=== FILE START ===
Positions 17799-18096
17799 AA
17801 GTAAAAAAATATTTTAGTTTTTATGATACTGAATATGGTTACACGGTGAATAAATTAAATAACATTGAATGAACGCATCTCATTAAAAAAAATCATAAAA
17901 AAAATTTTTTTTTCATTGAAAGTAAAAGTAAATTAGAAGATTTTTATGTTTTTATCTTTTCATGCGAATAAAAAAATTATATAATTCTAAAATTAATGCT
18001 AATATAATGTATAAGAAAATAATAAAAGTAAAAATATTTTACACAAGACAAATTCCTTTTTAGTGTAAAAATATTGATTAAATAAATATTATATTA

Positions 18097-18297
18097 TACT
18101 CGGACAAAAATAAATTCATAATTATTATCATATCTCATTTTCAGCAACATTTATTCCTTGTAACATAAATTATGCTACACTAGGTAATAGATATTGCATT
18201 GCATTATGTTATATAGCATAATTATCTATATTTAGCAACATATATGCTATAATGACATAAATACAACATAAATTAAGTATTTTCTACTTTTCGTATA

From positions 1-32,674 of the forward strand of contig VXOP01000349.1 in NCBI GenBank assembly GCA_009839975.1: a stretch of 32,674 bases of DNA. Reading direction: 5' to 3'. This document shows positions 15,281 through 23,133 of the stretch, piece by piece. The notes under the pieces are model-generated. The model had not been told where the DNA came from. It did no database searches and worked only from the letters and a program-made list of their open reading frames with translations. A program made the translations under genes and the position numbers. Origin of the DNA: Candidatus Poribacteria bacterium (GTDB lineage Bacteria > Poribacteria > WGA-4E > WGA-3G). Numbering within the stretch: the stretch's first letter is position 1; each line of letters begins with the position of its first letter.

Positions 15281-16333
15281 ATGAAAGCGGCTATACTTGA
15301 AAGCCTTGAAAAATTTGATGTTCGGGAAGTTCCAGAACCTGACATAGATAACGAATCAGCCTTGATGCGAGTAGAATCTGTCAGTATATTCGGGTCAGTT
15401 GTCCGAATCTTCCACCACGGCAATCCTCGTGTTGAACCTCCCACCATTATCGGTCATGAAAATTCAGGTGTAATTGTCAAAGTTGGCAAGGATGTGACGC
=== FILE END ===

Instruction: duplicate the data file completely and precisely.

Positions 17799-18096
17799 AA
17801 GTAAAAAAATATTTTAGTTTTTATGATACTGAATATGGTTACACGGTGAATAAATTAAATAACATTGAATGAACGCATCTCATTAAAAAAAATCATAAAA
17901 AAAATTTTTTTTTCATTGAAAGTAAAAGTAAATTAGAAGATTTTTATGTTTTTATCTTTTCATGCGAATAAAAAAATTATATAATTCTAAAATTAATGCT
18001 AATATAATGTATAAGAAAATAATAAAAGTAAAAATATTTTACACAAGACAAATTCCTTTTTAGTGTAAAAATATTGATTAAATAAATATTATATTA

Positions 18097-18297
18097 TACT
18101 CGGACAAAAATAAATTCATAATTATTATCATATCTCATTTTCAGCAACATTTATTCCTTGTAACATAAATTATGCTACACTAGGTAATAGATATTGCATT
18201 GCATTATGTTATATAGCATAATTATCTATATTTAGCAACATATATGCTATAATGACATAAATACAACATAAATTAAGTATTTTCTACTTTTCGTATA

From positions 1-32,674 of the forward strand of contig VXOP01000349.1 in NCBI GenBank assembly GCA_009839975.1: a stretch of 32,674 bases of DNA. Reading direction: 5' to 3'. This document shows positions 15,281 through 23,133 of the stretch, piece by piece. The notes under the pieces are model-generated. The model had not been told where the DNA came from. It did no database searches and worked only from the letters and a program-made list of their open reading frames with translations. A program made the translations under genes and the position numbers. Origin of the DNA: Candidatus Poribacteria bacterium (GTDB lineage Bacteria > Poribacteria > WGA-4E > WGA-3G). Numbering within the stretch: the stretch's first letter is position 1; each line of letters begins with the position of its first letter.

Positions 15281-16333
15281 ATGAAAGCGGCTATACTTGA
15301 AAGCCTTGAAAAATTTGATGTTCGGGAAGTTCCAGAACCTGACATAGATAACGAATCAGCCTTGATGCGAGTAGAATCTGTCAGTATATTCGGGTCAGTT
15401 GTCCGAATCTTCCACCACGGCAATCCTCGTGTTGAACCTCCCACCATTATCGGTCATGAAAATTCAGGTGTAATTGTCAAAGTTGGCAAGGATGTGACGC